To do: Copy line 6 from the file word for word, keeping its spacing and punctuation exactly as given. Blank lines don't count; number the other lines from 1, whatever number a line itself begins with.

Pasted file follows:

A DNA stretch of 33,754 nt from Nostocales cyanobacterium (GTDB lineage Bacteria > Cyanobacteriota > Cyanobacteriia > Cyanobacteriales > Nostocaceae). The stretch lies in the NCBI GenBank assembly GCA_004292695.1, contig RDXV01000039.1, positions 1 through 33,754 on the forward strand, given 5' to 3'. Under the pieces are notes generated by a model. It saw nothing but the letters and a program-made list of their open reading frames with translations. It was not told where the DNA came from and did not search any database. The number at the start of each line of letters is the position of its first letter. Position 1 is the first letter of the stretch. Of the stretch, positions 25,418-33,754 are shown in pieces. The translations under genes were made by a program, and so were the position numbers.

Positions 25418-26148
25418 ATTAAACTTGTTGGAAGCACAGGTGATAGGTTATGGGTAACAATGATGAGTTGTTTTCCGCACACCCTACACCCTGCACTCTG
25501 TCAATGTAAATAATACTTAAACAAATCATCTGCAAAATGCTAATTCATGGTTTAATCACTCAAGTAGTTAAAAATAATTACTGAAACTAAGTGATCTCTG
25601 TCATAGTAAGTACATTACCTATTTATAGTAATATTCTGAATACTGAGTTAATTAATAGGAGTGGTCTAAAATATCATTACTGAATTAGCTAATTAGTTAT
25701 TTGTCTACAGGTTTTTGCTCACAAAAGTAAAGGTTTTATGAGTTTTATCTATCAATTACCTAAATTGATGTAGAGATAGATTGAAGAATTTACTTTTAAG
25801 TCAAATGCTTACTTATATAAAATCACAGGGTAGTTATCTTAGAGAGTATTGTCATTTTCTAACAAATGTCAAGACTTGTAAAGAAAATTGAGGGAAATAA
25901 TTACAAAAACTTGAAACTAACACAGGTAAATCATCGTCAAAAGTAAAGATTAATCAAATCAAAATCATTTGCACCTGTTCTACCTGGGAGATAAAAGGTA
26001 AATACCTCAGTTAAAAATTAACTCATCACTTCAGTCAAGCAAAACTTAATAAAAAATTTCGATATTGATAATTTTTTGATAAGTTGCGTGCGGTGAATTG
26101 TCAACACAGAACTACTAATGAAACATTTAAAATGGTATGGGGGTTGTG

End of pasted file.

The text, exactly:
25701 TTGTCTACAGGTTTTTGCTCACAAAAGTAAAGGTTTTATGAGTTTTATCTATCAATTACCTAAATTGATGTAGAGATAGATTGAAGAATTTACTTTTAAG